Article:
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DuVernay’s directorial prowess ensures that even complex topics are presented with clarity and emotional resonance. The author Isabel Wilkerson, portrayed very evocatively by Aunjanue Ellis-Taylor, who seems like an everyday educated African American woman, could easily be my colleague at the hospital, a fellow poet at my poetry class, or my banker who helps set up my bank account. But in this film, she finds connections in words, themes, stories, shared anguish, the burden of shame shared by communities across the globe and presents a story that transcends traditional boundaries. 

Each actor breathes life into their characters in this well-researched documentary. “Origin” goes beyond being a mere academic exercise; it delves into the humanity (or lack thereof) inherent in historical situations. DuVernay crafts emotionally powerful sequences, particularly towards the end, where Wilkerson delivers a monologue on the process of dehumanization. The film resonates on a profound, global level, but it encounters stumbling blocks in the portrayal of Wilkerson’s painful losses in brief snippets and flashbacks. Although Ellis-Taylor’s performance is exceptional, I would have liked to see more about her personal tragedy, the people she is mourning “who she cannot see but they can see her and envelop her.”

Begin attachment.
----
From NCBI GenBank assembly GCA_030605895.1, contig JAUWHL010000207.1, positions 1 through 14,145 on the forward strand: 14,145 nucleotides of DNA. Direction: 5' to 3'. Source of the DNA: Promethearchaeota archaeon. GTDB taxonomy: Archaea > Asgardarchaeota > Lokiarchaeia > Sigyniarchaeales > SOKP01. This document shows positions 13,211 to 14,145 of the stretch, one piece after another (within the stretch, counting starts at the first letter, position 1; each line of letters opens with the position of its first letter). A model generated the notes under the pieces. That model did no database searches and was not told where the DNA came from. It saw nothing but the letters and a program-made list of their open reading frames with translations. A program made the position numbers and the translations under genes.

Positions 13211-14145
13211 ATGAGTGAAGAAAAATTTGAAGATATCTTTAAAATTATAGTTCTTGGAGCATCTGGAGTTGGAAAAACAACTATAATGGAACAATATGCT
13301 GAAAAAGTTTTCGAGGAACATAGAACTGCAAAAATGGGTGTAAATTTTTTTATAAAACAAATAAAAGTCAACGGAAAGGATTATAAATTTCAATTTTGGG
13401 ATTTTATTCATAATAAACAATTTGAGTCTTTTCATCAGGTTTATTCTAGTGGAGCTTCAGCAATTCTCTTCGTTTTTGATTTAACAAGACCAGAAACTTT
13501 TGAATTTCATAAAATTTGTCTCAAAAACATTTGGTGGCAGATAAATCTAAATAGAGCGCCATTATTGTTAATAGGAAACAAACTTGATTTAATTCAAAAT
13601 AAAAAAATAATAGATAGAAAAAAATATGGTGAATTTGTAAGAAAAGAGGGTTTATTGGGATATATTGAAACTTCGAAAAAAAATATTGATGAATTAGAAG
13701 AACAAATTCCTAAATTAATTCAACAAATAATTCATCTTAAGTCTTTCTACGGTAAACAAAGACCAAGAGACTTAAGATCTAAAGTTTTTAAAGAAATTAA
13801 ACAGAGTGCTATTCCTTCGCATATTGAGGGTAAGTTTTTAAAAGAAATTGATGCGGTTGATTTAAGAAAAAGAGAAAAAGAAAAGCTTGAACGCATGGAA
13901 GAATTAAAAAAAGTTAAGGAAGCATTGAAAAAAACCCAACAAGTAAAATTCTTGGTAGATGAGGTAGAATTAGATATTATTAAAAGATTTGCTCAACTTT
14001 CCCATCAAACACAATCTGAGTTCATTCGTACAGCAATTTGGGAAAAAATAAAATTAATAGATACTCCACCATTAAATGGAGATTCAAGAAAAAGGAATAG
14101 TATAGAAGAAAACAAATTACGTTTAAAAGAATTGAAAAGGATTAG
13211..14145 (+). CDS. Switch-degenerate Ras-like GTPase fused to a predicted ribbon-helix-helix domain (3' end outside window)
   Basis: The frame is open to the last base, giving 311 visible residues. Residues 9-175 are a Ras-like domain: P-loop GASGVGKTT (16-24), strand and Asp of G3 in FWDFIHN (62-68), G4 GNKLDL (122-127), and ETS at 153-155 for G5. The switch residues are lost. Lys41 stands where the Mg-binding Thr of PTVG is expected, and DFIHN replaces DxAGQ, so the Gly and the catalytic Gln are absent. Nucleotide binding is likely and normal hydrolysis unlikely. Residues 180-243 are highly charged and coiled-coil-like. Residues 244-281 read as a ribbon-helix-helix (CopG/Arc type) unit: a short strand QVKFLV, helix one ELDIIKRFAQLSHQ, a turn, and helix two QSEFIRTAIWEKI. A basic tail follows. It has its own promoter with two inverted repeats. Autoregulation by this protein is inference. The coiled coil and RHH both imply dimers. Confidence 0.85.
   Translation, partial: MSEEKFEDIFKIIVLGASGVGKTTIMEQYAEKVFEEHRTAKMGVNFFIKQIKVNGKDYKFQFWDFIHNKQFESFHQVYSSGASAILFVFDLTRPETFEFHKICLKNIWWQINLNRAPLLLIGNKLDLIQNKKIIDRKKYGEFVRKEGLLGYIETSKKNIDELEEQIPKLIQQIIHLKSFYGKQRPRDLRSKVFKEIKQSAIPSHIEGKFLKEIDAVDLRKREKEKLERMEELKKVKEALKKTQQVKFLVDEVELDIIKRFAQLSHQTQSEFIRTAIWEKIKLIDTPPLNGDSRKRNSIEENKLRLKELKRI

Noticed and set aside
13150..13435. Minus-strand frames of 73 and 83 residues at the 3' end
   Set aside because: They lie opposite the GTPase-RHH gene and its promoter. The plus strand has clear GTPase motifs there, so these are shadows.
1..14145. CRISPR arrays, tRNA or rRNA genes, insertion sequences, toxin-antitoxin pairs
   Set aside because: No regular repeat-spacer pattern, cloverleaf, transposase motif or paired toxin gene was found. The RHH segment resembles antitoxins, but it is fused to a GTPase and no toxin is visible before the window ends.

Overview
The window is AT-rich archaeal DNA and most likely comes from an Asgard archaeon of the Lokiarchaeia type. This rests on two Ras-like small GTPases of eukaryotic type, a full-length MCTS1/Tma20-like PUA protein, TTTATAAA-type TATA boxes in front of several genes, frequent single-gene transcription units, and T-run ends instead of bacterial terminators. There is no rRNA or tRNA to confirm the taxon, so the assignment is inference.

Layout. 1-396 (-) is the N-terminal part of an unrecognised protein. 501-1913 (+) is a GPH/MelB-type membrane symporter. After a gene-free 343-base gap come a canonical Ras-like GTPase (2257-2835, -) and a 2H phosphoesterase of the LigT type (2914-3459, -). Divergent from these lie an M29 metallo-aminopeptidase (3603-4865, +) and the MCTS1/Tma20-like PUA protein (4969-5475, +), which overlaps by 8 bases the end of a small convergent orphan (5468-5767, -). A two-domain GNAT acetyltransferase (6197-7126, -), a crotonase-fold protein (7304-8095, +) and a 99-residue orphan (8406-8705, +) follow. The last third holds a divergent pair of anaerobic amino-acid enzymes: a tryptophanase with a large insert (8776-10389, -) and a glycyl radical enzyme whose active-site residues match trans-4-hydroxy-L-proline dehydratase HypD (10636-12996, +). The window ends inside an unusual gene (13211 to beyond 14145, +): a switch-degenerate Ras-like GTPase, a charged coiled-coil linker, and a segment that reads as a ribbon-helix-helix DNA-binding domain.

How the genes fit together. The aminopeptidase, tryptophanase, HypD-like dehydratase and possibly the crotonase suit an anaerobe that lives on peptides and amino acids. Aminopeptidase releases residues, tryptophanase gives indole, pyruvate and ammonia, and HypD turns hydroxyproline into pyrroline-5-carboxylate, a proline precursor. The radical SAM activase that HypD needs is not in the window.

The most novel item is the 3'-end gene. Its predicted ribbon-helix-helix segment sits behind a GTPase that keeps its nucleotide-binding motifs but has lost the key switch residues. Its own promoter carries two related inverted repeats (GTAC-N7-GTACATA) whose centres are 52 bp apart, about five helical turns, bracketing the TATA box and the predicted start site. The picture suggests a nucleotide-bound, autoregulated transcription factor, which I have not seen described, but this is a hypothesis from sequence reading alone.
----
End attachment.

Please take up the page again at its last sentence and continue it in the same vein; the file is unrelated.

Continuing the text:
“Origin” is a pivotal film that challenges viewers to confront the covert and overt hatred against “certain” groups in our society. Wilkerson warns that if we try to ignore their presence and avert our eyes away from the “cruel dehumanization,” society will continue to pick and compartmentalize people to benefit “the select few.” The film ends on an optimistic note celebrating the resilience of the human spirit. “Origin” is poised to make a lasting impact. DuVernay’s masterful storytelling, coupled with outstanding performances and a compelling premise, positions “Origin” as a must-watch film. “Origin” is set for a wide release on January 19, 2024.

With one foot in Huntsville, Alabama, the other in her birth home India, and a heart steeped in humanity, writing is a contemplative practice for Monita Soni. She has published hundreds of poems, movie reviews, book critiques, and essays and contributed to combined literary works. Her two books are My Light Reflections and Flow through My Heart. You can hear her commentaries on Sundial Writers Corner WLRH 89.3FM.